Mandela achieved a reputation for magnanimity, presumably because he didn’t simply try to kill all his political enemies, as many of his “democratic” colleagues did in other African countries. A great deal of this was simply media friendly gestures, such as Mandela wearing a Springboks jersey (a tale worthy of movie apparently) or honoring former State Presidents when they died. Mandela was smart enough to understand that South Africa depended on whites keeping their wealth and technical skill in the country; he wanted to squeeze the goose that laid the golden eggs, not kill it. Wealthy South Africans and business interests, who were his allies early on, kept the South African economy from collapse, albeit from behind gated communities guarded by private security forces.
Nonetheless, Afrikaners as a people have been destroyed. The names of Afrikaner heroes have been torn from towns, streets, and public squares, and replaced with those of “anti-apartheid” leaders. The collective white defense forces known as “commandos” have been outlawed, meaning that those unable to afford private security companies are left vulnerable to black violence.
Since Mandela refused any consideration of a Boer homeland, numbers alone ensure that Afrikaners are politically disenfranchised. More than 750,000 whites have left the country, but Boer farmers are trapped. Their wealth—their farmland—is illiquid. If they did try to leave, confiscatory taxation would leave them all but penniless. Mandela’s magnanimity consisted in keeping whites around to pay taxes to keep his one-party ANC dictatorship going, but denying them meaningful representation.
It will only get worse. His critics on to his left, including his murdering ex-wife, complained that black poverty has not notably improved since the ANC takeover. Because there is no thought to lifting the restrictions on white economic activity and thus creating more wealth for everyone, blacks are turning to their usual policy alternative: outright confiscation. Julius Malema, former ANC youth leader, is forming a new political party with the specific purpose of “fighting white males.” The government is even trying to stop charities from helping poor whites. South Africa is already exploring “land reform” on the Zimbabwean model, which has plunged the former Breadbasket of Africa into dystopian chaos—to the indifference of the world.
Even the largely symbolic magnanimous gestures, like keeping the Springboks, have been reversed. As the social norms of the state founded by whites fade away, everything declines. Today, the State President of South Africa is a polygamous Zulu who thinks you can wash away HIV with a shower, and he’s probably better than whoever is coming next.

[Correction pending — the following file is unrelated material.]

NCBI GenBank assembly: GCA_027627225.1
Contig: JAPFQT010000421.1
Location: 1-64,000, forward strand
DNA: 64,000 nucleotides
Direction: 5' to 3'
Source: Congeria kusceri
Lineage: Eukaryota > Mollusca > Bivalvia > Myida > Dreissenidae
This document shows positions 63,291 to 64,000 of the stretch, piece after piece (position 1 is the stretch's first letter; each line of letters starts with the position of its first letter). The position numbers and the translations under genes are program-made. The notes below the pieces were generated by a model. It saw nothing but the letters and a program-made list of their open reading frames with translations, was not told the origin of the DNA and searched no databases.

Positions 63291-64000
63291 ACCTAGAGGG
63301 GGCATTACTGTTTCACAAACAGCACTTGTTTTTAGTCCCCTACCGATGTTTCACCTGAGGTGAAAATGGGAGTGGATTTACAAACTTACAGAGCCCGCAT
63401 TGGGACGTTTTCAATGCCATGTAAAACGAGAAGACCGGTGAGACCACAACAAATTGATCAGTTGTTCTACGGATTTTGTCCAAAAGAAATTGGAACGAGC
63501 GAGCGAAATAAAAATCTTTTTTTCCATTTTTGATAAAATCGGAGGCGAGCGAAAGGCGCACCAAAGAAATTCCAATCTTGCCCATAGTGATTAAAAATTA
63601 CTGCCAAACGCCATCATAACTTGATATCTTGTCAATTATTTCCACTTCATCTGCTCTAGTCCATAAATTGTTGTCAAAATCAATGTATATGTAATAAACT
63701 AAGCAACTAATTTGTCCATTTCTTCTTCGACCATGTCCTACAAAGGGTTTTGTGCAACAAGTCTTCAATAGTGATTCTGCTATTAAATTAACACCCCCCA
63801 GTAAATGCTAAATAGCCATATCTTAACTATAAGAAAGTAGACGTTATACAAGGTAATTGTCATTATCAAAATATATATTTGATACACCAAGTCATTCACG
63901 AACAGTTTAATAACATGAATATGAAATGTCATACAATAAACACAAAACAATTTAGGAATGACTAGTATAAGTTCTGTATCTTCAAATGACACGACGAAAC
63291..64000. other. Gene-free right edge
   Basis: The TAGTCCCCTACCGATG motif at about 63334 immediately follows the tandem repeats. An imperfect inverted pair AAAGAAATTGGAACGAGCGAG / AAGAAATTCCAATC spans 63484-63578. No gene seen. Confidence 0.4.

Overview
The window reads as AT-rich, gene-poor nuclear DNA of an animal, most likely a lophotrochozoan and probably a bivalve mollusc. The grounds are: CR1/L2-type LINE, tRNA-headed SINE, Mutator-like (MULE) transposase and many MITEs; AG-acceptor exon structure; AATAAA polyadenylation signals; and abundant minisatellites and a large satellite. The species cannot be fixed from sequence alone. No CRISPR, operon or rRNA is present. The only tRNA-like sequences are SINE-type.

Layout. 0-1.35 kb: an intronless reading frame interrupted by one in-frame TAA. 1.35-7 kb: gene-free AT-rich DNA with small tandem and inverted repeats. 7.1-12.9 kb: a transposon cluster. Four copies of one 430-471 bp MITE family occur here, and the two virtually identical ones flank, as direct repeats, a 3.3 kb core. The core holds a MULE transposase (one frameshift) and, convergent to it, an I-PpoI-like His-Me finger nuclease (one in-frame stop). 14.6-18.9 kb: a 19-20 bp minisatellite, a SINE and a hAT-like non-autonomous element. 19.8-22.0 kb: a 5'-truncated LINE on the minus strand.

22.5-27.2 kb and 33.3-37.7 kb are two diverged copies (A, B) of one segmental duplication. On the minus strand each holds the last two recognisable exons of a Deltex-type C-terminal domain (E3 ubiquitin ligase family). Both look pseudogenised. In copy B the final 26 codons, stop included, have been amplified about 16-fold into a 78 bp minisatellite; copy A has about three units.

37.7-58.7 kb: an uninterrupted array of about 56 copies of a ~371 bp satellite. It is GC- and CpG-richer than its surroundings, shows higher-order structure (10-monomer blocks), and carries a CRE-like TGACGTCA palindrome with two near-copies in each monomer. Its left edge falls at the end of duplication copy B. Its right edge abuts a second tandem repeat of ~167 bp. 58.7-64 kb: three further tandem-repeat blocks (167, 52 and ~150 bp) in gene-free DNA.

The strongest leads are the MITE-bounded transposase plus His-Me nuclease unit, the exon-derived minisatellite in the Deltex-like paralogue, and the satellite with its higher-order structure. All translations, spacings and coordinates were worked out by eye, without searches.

Mandela deserves full responsibility for all of this. From the beginning, his dream was of a unitary South African state dominated by black voters supporting a leftist political party, with a thin crust of whites to fund it and keep it going. South Africa’s decline into criminality and chaos is simply these ideas playing out to their logical conclusion. Independence, apartheid, and even the terrorism of the AWB were all Afrikaner attempts to avoid exactly what has occurred: political dispossession followed by measures that will lead to collective economic and social extinction.
If anything, a sudden outbreak of anti-white violence upon Mandela’s death would be a good thing. It would give the Afrikaners—a warrior people if there ever was one—a reason to fight back. Instead, the legacy of Mandela is the slow genocide of the people who turned South Africa into a First–World nation in the midst of the Dark Continent. Though some whites will be suffered to live, work, and die for the benefit for their black masters, whites have no future in South Africa, and what few opportunities they have for even a decent life are shrinking every day. Mandela represented exploitation under the guise of magnanimity, murder in the name of democracy, genocide with a smile. We should mourn the old terrorist’s death only because he didn’t live to see his destructive work undone on the day when the Boers—and the rest of us—are once again free.